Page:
COVID-19 has sprung up like a vicious weed garden, leaving the nation and the world dumbstruck and in a panic.
As the pandemic continues, businesses everywhere are doing their part to combat the insidious and exponential spread of the virus, inciting different methods and going to various extremes to restrain its movement and aid in the fight against coronavirus.
Among these companies are ride sharing giants Uber and Lyft.
Both ride sharing companies announced that they are suspending their shared rides features (known as “Uber Pool” for Uber and “Shared Rides” for Lyft) in the U.S. and Canada, which allow riders to carpool if they are headed in the same direction for a reduced rate. Uber and Lyft both noted that these actions are being directed as a response to public health safety guidelines.
“Our goal is to help flatten the curve of community spread in the cities we serve,” Uber executive Andrew Macdonald stated plainly. “We remain in close contact with local leaders and will continue to work with them to discourage nonessential travel.”
A spokeswoman for Lyft asserted, “The health and safety of the Lyft community is our top priority, and we’re dedicated to doing what we can to slow the spread of COVID-19. We will continue to monitor the situation closely and base our actions on official guidance.”
While ride sharing has specifically been kicked to the curb for the time being, both companies have yet to halt their remaining business operations.
The very popular UberEats is still up and running, and if you need to get somewhere you still have the option of requesting a regular pickup. Both apps however are displaying precautionary messages, urging that people only travel where and when they absolutely need to. A commendable effort on the part of both companies, considering their livelihoods depend on the very thing they are discouraging.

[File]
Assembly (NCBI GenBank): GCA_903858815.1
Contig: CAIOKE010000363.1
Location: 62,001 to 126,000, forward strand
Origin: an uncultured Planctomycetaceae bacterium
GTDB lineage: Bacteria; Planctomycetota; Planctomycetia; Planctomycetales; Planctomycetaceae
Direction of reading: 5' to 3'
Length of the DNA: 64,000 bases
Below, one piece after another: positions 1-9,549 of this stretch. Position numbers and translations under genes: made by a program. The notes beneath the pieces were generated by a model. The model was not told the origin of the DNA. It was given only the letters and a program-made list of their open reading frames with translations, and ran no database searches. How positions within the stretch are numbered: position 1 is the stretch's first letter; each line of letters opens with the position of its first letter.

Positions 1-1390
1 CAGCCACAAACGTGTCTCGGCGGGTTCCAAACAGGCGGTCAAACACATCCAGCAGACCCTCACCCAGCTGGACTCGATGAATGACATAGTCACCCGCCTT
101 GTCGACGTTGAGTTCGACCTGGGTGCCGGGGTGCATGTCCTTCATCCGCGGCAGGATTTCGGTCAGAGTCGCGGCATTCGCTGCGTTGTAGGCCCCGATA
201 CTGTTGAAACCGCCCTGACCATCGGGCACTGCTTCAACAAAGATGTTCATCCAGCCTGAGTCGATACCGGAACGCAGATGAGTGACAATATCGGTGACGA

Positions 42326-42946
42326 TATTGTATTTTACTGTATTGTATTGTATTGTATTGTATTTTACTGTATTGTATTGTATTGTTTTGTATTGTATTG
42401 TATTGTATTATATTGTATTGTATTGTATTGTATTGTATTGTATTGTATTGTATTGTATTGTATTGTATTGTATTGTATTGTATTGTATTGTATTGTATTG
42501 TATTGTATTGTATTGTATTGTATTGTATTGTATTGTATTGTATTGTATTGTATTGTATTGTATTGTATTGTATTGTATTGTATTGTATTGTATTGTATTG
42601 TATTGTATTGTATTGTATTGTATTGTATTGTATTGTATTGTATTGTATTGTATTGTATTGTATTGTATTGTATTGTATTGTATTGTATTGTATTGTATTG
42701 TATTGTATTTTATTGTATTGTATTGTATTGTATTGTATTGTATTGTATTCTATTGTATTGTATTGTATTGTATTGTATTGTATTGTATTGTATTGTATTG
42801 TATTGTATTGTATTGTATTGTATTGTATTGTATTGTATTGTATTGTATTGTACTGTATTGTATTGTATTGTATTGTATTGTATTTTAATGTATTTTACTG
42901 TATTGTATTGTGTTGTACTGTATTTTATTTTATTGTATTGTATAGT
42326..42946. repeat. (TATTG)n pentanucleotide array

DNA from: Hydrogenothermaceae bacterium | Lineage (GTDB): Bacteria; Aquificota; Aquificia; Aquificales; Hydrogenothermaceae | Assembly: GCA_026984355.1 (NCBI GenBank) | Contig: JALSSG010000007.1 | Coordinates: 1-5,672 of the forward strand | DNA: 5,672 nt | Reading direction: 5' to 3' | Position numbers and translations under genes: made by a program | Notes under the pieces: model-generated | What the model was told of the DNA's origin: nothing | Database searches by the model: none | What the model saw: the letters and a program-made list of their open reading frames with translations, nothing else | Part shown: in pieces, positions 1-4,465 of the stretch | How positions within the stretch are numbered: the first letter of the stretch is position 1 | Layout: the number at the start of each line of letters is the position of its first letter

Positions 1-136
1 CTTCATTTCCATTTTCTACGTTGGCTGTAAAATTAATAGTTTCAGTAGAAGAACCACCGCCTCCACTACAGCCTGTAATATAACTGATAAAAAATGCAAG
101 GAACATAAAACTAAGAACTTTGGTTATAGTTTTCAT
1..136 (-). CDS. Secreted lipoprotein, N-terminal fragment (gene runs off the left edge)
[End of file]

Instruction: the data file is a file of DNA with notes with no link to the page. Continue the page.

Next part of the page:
Another business has taken a more creative response to the COVID-19 crisis.
Amidst the widespread closures of Regal Cinemas and AMC Theaters across the country, Comcast NBCUniversal has announced that they will be allowing regular theater goers to live stream new movies at home on-demand during the same day as their official release in theaters.
CEO of NBCUniversal, Jeff Shell, proposed, “Rather than delaying these films or releasing them into a challenged distribution landscape, we wanted to provide an option for people to view these titles in the home that is both accessible and affordable.”
NCBUniversal will also be allowing movies that are currently in theaters to be available for streaming starting this Friday, March 20.
Disney is another company jumping on this bandwagon, diverting the release of “Frozen 2” to the Disney+ streaming service, and making it available to subscribers three months ahead of schedule.
The Walt Disney Company CEO, Bob Chapek, emphasizes, “Frozen 2 has captivated audiences around the world through its powerful themes of perseverance and the importance of family, messages that are incredibly relevant during this time.”
These are only a few of the businesses coming through with alternative solutions in the presence of a still climbing threat. Many other businesses however have not been so lucky, either completely shutting down or forced to severely constrict their daily operations.
John Rosenbaum is an Orange County worker’s compensation and personal injury attorney.
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